Mary Beth Writes


Xeriscape is pronounced ‘zeer-eh-scape’ and it means landscaping with little to no irrigated water. Readers in the west already know about this. Those of us who don’t live in arid or desert places need to wake up to the incredible resource that water is - then begin to accommodate ourselves to “water all around and beneath us all the time” is no longer our reality. Nor is it our right. We’ve got to get smarter and do better.

Such as, do you know that the most grown crop in the US is LAWNS? Seriously! American lawns occupy 30-40 million acres of land. Lawnmowers account for 5% of the nation’s air pollution. Each year more than 17 million gallons of fuel are spilled during the refilling of lawn and garden equipment—more than the oil spilled by the Exxon Valdez.

Homeowners typically use 10 times the amount of pesticide and fertilizers per acre on their lawns as farmers do on crops, so lawn chemical runoff is a major source of water pollution. Last but not least, at least 30% (some estimates go as high as 60%) of urban fresh water is used on lawns. (These stats are from Columbia (University) Climate School )

Xeriscaping is a path to more sustainable landscaping around our homes and in our communities. It’s time to acknowledge that most of us do not live at Downton Abbey.

So how does one begin to do this?

I’ve read these Seven Steps in lots of places. 1) Plan and design  2) Soil amendment  3) Efficient irrigation  4) Appropriate plant and zone selection  5) Mulch  6) Limit turf/lawn areas  7) Maintenance

The internet is AGOG with info about how to reclaim deserts with rocks and swales. (There were plants and birds and rocks and things. There was sand and hills and rings…) I dare you to YouTube ‘how to xeriscape’.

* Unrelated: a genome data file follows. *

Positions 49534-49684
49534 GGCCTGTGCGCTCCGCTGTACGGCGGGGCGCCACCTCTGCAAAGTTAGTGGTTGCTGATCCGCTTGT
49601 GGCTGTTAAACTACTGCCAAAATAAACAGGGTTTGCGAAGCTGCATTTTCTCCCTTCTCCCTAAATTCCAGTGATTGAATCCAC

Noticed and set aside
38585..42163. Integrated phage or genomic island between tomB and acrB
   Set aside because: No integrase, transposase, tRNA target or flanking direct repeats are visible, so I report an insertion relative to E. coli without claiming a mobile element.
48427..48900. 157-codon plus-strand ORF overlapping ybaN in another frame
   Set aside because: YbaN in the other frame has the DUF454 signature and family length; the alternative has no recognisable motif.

This is the smallest xeriscape story I have but it illustrates what we are talking about. In August I moved some of my plants around, including moving some catmint to a dusty spot between the driveway and the neighbor’s fence. I figured lackluster catmint could anchor the space because it’s a tough plant that bees like.

We are in a drought so even though the plant is tough I still was needing to water it every day because the roots weren’t established. How crazy it is to drag hoses to water catmint with city water? I started perusing online videos about re-greening desert properties by assembling low barricades of rocks to catch water long enough to let the water soak into the ground.

I carried three rocks to the catmint and set them in front of it to hold water a bit – and I have rarely watered the plant since. Three rocks in the right place, that’s all it took. There are bees writing me thank you notes right now.